GRAPEVINE, Texas (BP) — Nearly two dozen black pastors met with Southern Baptists of Texas Convention Executive Director Jim Richards and convention staff for a prayer and listening session on racial reconciliation amid national tensions stemming from black men being killed by police in Baton Rouge, La., and St. Paul, Minn., as well as gunmen killing police officers in Dallas and Baton Rouge.
Richards invited the SBTC pastors to discuss ways the convention can assist churches of all ethnicities in working together for racial reconciliation in their communities.
“Whether it’s racial justice, whether it’s law and order, whatever the perspective is from [our] churches, we need to help them see what your concerns are, what your heart is, and how we can help our churches minister in the current environment,” Richards said.
Dante Wright, SBTC vice president and pastor of Sweet Home Baptist Church in Round Rock, opened the session by sharing his views on the Black Lives Matter movement, comparing and contrasting it with the Civil Rights Movement of the 1960s.
Wright explained that he does not see Black Lives Matter at its core as a group that hates cops or promotes violence but one that seeks to replicate aspects of the Civil Rights movement and voices legitimate concerns about police brutality and inequality in the criminal justice system.
At the same time, Wright said, one of the major differences between the Civil Rights movement and Black Lives Matter is that the latter “has eliminated religious leaders, they have eliminated biblical principles.”
Terry Turner, pastor of Mesquite Friendship Baptist Church and former SBTC president, agreed, noting that Black Lives Matter has a variety of voices, some positive and some negative.
“Society doesn’t know what to believe; everybody’s caught up in whether it’s good or it’s bad…. [Black pastors] have to have the voice that overshadows the negative voices,” Turner said.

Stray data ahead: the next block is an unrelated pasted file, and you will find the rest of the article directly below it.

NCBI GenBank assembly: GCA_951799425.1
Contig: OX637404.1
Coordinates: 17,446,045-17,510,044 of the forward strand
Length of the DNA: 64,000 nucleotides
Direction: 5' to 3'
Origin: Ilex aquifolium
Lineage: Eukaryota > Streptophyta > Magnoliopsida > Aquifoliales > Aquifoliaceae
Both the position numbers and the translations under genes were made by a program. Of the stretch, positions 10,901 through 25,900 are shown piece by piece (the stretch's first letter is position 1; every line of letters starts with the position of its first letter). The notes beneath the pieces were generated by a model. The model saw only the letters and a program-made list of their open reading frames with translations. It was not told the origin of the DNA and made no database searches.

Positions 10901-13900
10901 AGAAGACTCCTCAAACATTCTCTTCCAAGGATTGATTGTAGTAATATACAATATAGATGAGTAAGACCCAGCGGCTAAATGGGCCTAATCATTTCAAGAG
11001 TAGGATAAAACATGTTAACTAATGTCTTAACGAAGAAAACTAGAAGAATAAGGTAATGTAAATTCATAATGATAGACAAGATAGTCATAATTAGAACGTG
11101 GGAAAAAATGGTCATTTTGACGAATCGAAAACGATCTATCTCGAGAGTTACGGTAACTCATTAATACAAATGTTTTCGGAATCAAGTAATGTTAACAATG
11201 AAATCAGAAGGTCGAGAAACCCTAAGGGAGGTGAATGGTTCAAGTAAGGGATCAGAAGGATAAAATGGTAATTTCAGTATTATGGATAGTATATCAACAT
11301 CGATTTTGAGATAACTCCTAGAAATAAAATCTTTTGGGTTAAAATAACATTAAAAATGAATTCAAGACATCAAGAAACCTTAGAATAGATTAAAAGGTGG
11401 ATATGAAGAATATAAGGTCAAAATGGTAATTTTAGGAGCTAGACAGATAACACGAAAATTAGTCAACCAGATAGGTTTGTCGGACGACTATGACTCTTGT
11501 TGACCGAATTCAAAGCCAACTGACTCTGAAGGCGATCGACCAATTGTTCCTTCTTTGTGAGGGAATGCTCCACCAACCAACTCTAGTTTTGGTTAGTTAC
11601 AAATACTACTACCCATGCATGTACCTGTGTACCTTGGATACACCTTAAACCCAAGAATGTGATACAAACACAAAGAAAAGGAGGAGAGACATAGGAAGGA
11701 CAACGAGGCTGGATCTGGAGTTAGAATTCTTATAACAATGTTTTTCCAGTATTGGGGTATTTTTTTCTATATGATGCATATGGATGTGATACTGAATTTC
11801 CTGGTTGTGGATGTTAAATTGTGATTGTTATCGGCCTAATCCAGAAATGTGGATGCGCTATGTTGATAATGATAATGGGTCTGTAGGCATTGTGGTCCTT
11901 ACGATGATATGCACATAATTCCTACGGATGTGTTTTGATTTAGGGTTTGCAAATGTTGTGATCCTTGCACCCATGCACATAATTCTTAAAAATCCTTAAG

Prior to leading one of several prayer times throughout the July 19 meeting, Turner thanked the pastors in attendance, noting God’s sovereignty in the midst of chaos.
“We’re caught up in the midst of turmoil and trauma in our society, but it has not caught God unaware,” Turner said, noting that the tragic events and racial tensions have been used by God to provide a forum for discussing solutions.
“It allows us to deal with some of the racial issues that have been swept under the carpet for over 100 years in our society,” Turner said.
Pastors expressed their frustrations and concerns related to racial injustice and inequality that still pervade American culture in sometimes subtle as well as sometimes volatile ways. At the same time, they discussed ways their churches are seeking to engage in racial reconciliation within their communities.
Jack Crane, pastor of Truevine Missionary Baptist Church in Fort Worth, shared how his church held a prayer meeting following the police shootings in Dallas and invited local police officers so they could pray for them.
“If we’re on the same team, then it should be the norm in the church for all of us to come together and say we stand for one cause,” Crane said.
Donald Burgs, pastor of Alief Baptist Church in Katy, said solutions too often are sought reactively instead of proactively. His church has pledged to be a community partner with the Katy police department.